A New Generation

Two well-loved vacation homes have been replaced with nearly identical — though updated — structures

By Lynn R. Parks | Photographs by Carolyn Watson
From the October 2018 issue

More than a century ago, a jeweler from Philadelphia built a summer cottage in Rehoboth Beach. According to family history, Milton Bovard had spent some time at the Rehoboth Camp Meeting, a Methodist gathering held near Baltimore Avenue and Second Street, and was so taken with the area that he purchased a lot in the newly laid out ocean block of Maryland Avenue.

His family “would be a short walk from the beach and the newly built Tabernacle, where the Methodist Camp Meetings took place,” Cameron Mactavish, husband of Bovard’s great-granddaughter Michelle, wrote in a history of the cottage. “He hired a local builder named Truitt and for $1,500 acquired a lot [and had built] a house with a brick sidewalk and an outdoor privy.”

That house, to which Bovard took his children and where his grandchildren and great-grandchildren spent their summers, is no longer standing. It — as well as the house next door, which was acquired in the 1970s by Michelle’s father, William Barnes Sr. — was demolished in September of last year.

Michelle’s brother, Bill Jr., watched the demolition. “It was like there was a piece of me that came down with it,” he says.

But as difficult as that was, the result was well worth it. Now, standing in the cottages’ place, are two houses built on the same footprints as their predecessors and nearly identical to the 19th-century structures.

“When you look at what we’ve built, and how they match what was here, it’s just incredible,” Bill says. “Somebody walking down the street would think that we’ve just remodeled.”

Both homes were built by Graulich Builders of Lewes. The one at 12 Maryland Ave. was completed in late June. Construction next door, at 14 Maryland, was finished a month later.

Both homes are owned by the Barnes family: Michelle and Bill as well as their sister, Liz Drayton, and their brother, Jonathan Barnes. The families rent out the houses during the summer and use them as vacation homes the rest of the year. Next month, the whole family will be there for Thanksgiving, Liz says, including the siblings’ 10 children and perhaps their mother, Marie Louise, who is 90 and lives in Philadelphia. Bill Sr. died in August 2016.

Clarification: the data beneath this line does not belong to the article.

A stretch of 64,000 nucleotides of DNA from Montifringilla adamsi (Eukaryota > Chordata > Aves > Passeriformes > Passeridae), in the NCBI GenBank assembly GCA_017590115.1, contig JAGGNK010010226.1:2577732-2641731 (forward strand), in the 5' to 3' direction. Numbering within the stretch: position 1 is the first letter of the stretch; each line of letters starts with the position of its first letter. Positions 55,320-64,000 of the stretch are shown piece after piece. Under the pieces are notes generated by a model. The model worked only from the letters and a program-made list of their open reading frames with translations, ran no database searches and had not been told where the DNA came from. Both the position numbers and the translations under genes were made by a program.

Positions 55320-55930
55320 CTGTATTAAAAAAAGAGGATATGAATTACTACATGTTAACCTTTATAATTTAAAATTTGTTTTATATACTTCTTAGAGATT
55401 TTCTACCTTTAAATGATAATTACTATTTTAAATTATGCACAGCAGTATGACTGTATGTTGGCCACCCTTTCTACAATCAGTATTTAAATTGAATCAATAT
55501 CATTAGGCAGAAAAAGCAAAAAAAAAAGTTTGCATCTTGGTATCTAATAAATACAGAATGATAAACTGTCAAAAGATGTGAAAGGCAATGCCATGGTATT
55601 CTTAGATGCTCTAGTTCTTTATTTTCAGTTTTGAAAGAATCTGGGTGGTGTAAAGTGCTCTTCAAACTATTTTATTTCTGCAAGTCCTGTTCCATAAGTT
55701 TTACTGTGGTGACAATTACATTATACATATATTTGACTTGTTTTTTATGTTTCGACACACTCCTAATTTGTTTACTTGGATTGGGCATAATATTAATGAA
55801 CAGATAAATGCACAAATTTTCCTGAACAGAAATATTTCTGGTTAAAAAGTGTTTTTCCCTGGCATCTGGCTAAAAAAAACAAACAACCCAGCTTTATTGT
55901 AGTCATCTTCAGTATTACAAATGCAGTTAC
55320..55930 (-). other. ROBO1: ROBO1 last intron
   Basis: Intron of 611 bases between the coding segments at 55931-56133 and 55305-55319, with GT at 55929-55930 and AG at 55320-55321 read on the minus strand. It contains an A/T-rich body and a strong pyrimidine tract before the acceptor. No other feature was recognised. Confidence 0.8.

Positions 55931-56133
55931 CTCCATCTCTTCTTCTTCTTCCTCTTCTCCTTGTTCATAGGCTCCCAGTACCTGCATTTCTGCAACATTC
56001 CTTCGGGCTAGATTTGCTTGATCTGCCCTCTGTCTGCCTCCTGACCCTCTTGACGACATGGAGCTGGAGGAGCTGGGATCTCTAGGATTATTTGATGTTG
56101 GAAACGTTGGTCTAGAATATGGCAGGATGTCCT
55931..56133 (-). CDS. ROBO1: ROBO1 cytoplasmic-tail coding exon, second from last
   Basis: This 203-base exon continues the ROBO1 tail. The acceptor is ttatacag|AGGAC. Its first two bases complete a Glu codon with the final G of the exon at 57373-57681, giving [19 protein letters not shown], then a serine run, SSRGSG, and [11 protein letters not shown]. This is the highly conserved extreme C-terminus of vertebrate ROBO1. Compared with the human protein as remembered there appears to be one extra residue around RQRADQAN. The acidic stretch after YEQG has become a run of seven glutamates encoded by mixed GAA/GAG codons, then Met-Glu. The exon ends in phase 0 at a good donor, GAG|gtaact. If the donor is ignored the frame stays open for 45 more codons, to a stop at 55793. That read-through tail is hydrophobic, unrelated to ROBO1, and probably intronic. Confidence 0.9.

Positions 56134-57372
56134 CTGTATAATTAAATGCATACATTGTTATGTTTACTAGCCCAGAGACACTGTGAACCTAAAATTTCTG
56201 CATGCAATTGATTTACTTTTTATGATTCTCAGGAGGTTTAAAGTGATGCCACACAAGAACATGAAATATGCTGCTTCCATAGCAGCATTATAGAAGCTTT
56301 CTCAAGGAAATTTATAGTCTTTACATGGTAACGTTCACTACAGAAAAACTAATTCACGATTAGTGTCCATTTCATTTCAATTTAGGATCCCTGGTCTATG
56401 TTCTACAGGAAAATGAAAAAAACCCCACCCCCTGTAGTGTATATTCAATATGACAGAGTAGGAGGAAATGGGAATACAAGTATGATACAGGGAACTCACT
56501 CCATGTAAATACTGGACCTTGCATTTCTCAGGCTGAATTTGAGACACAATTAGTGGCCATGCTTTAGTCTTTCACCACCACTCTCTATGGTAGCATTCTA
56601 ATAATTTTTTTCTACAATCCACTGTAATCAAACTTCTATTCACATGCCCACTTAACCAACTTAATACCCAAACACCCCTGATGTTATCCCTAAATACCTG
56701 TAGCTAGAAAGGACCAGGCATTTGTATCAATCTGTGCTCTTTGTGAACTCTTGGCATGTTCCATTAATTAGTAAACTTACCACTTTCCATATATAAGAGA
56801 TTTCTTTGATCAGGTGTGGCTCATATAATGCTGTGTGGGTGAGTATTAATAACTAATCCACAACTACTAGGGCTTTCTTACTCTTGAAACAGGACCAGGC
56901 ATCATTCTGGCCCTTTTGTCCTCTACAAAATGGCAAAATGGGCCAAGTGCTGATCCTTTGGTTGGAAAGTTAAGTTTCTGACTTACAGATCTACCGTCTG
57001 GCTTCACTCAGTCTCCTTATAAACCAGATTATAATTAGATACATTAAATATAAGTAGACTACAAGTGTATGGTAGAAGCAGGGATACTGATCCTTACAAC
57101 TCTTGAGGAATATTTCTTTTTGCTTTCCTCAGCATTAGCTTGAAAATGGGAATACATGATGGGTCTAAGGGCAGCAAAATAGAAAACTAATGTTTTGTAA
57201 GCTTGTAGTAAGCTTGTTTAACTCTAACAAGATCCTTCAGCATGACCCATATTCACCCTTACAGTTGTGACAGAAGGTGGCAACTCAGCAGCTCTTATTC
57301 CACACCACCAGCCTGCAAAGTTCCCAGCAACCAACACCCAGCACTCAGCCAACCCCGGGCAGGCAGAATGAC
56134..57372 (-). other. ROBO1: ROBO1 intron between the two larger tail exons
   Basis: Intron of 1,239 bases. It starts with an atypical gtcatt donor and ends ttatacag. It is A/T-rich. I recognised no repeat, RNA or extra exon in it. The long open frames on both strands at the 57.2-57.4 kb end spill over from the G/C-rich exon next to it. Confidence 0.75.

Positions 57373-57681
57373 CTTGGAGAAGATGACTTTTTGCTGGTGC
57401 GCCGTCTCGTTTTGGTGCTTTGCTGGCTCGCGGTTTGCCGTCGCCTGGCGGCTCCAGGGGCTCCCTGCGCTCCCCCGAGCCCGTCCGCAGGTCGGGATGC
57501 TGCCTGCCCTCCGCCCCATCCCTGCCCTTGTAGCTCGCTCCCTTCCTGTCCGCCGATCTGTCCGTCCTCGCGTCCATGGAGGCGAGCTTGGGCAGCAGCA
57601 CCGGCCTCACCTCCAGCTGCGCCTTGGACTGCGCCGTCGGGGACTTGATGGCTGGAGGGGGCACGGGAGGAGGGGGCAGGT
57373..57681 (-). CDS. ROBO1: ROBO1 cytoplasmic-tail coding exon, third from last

When family members were considering what to do with the properties, they had three options, Michelle notes. One: They could fix up the homes, neither of which had heat or air conditioning. (In addition, 14 Maryland, the house where her family had vacationed, was built on brick pillars instead of a foundation. Often, at the start of summer, a member of the family would have to crawl beneath the house to shore up the supports.)

Two: They could just sell the property. Or three: They could tear down the existing homes and build new.

The family opted for the third choice.  “We came to the conclusion that we wanted to rebuild the homes, and make them family gathering spots for generations to come,” Liz explains. 

Cameron, who is co-founder and principal of Voith & Mactavish Architects, based in Philadelphia, was the architect for both projects. “He really understood the feel of the houses, saw how we used them and how we moved around in them,” Michelle says.

“I tried to capture the feel of the old houses in a new way,” Cameron says. “They are built in the spirit of the 19th century, with all of the comforts and amenities we are used to in the 21st century.”

He describes their style as “muscular Methodist camp.”